Damaged Wood Flooring: Manufacturing or Installation Related?

engineered wood flooring damage | Glenn Revere

As a Certified Flooring Inspector, I field inspection requests from consumers, manufacturers, and installers. The complaints range across a wide variety of problems. Sometimes the blame for a problem is obvious. It is clearly one person’s or one entity’s fault. Sometimes things are not so obvious and I cannot clearly deduce who is at fault. Today’s Flooring Inspection Safari complaint falls into the latter category.

In this case, the consumer complained her newly installed engineered wood floors were scratched and chipped. She noticed the problems when she moved furniture into her home after the installation was complete. She called the installers and they returned to look at the damage. Then they filed a complaint with the manufacturer, who called me. I looked at the floor two months after the installation. I have included the body of my inspection report here for you. You’ll notice that I am always required to check the entire installation:

Consumer Statements
Mrs. XXXX stated the wood replaced carpeting. It was acclimated in closed boxes for 5 days in the living room. She noticed the condition when the furniture was delivered 5 days after installation.

Claim History
Mrs. XXXX stated a representative from XX Flooring (installers) looked at the damaged boards.

Observations
I found a badly chipped board in the family room near the slider and a board with a curved 4″ scratch on the right side of the fireplace under a display case. The damage is visible from a standing position. A bullnose is loose on the 4th step from the living room.

Field Tests
All rooms are flat length and width to a maximum of 3/16″ over a 10′ span. Perimeter gaps are a minimum of 3/8″ in all rooms. Using a non-destructive meter, I found qualitative subfloor moisture readings ranging from 14%- 20% (scale: 10%-20%). I used a 5X lighted magnifier to examine the chipped and scratched boards. I noticed that the jagged, splintered 1″ chip did not have any stain around the damaged perimeter. The 4″ curved scratch penetrated the wear layer and stain.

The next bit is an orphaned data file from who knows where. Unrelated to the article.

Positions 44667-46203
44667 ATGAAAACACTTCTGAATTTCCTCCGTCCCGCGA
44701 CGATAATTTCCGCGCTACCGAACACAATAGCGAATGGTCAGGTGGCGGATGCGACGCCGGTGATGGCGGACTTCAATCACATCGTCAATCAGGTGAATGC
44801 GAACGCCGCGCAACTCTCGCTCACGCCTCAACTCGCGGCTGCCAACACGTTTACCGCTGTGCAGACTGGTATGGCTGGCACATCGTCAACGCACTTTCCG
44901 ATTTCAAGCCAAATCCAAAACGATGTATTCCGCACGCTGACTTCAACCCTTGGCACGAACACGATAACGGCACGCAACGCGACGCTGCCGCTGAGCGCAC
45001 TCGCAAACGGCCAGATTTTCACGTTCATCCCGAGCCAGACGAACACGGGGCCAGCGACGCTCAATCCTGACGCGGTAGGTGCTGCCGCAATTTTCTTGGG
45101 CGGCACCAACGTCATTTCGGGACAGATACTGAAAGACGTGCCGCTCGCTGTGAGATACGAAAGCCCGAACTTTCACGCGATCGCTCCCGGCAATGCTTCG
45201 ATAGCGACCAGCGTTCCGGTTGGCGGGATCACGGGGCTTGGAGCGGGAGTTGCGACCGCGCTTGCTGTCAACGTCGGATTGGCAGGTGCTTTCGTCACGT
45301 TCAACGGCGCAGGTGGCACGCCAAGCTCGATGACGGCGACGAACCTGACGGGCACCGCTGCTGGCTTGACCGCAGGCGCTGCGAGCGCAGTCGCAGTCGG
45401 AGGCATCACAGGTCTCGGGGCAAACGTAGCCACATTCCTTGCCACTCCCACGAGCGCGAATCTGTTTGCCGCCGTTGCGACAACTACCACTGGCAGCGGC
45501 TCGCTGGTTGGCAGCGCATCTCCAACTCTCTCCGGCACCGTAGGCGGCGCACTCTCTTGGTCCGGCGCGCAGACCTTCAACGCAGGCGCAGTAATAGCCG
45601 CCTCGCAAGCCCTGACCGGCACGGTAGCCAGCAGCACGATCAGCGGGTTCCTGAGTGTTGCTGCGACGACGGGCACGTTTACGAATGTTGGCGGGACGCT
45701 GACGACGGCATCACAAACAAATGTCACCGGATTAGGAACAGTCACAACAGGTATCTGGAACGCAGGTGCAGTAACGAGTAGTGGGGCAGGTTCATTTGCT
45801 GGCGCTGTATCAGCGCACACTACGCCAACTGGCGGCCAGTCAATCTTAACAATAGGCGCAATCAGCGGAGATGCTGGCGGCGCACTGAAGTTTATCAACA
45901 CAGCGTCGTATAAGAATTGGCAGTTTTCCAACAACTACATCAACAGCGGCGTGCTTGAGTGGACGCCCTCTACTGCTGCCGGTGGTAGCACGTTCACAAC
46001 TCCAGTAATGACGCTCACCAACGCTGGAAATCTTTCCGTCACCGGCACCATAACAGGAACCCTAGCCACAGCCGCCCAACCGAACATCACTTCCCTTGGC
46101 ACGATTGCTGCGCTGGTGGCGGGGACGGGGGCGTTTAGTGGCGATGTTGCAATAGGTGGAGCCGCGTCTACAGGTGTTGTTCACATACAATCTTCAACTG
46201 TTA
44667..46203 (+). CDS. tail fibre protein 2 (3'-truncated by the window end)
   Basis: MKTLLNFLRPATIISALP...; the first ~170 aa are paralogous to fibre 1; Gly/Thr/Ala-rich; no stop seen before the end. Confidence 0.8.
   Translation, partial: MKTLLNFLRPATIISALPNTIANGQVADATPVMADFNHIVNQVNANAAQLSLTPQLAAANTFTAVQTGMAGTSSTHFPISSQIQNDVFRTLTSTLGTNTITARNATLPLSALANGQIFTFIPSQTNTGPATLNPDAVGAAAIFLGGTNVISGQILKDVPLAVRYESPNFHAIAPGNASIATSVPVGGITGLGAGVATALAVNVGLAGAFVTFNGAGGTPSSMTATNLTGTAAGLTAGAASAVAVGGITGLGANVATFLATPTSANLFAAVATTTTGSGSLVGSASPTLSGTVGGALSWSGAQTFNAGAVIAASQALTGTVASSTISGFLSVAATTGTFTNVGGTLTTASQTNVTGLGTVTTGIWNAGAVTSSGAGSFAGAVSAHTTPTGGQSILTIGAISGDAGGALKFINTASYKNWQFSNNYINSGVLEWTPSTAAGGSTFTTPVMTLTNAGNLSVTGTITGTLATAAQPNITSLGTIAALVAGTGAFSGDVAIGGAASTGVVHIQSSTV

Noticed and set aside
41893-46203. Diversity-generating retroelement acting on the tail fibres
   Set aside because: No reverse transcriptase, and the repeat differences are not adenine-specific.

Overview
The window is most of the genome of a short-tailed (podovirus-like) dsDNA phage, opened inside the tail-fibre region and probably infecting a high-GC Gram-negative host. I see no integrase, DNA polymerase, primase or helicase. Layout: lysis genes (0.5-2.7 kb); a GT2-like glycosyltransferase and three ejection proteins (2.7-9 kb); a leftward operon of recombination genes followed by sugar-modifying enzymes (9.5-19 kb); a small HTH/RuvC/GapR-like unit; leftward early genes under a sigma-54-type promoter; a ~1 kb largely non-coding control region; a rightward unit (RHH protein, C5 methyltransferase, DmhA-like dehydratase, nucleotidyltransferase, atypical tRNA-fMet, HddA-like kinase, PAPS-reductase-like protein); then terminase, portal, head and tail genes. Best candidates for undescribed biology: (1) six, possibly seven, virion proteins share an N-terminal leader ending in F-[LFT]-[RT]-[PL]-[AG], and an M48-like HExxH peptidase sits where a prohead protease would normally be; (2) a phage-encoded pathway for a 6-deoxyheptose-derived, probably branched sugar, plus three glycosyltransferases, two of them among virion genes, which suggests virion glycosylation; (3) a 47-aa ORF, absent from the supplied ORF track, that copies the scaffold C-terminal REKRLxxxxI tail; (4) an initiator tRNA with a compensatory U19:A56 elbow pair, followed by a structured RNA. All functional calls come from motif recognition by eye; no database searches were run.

Hygrometer
67%, 77F

Manufacturer Instructions/Industry References
The NWFA (National Wood Flooring Association) and XXXX (the manufacturer) both allow up to 5% damaged product. Any factory-damaged boards must be culled (removed) prior to installation.

Conclusion
I cannot conclusively state if the boards were damaged pre or post installation. If the boards came damaged out of the box they should not have been installed. If these boards were damaged after installation, the damage is site related. The loose bullnose is installation related.

I had no way of knowing if the boards had been damaged by the homeowner when the furniture was placed in the rooms or if the installers had installed damaged wood. My feeling was the floor had been damaged by the homeowner (site related), but I could not prove it. Factory-related scratches are usually straight, not curved. However, installers have been known to install visibly damaged wood, like the chipped board. While I can’t pinpoint blame, I know that the two damaged boards can be replaced. It is just a matter of who accepts the replacement cost of the labor.

 

Who is Glenn Revere?

Glenn Revere has been a carpet expert since 1973. He’s a certified flooring inspector and the author of All About Carpets, the only book written to protect and inform you about your carpet choices, from carpet buying and carpet warranties to carpet care and maintenance. You can find him on Facebook, Google+ and Twitter.

 

Photo: Glenn Revere

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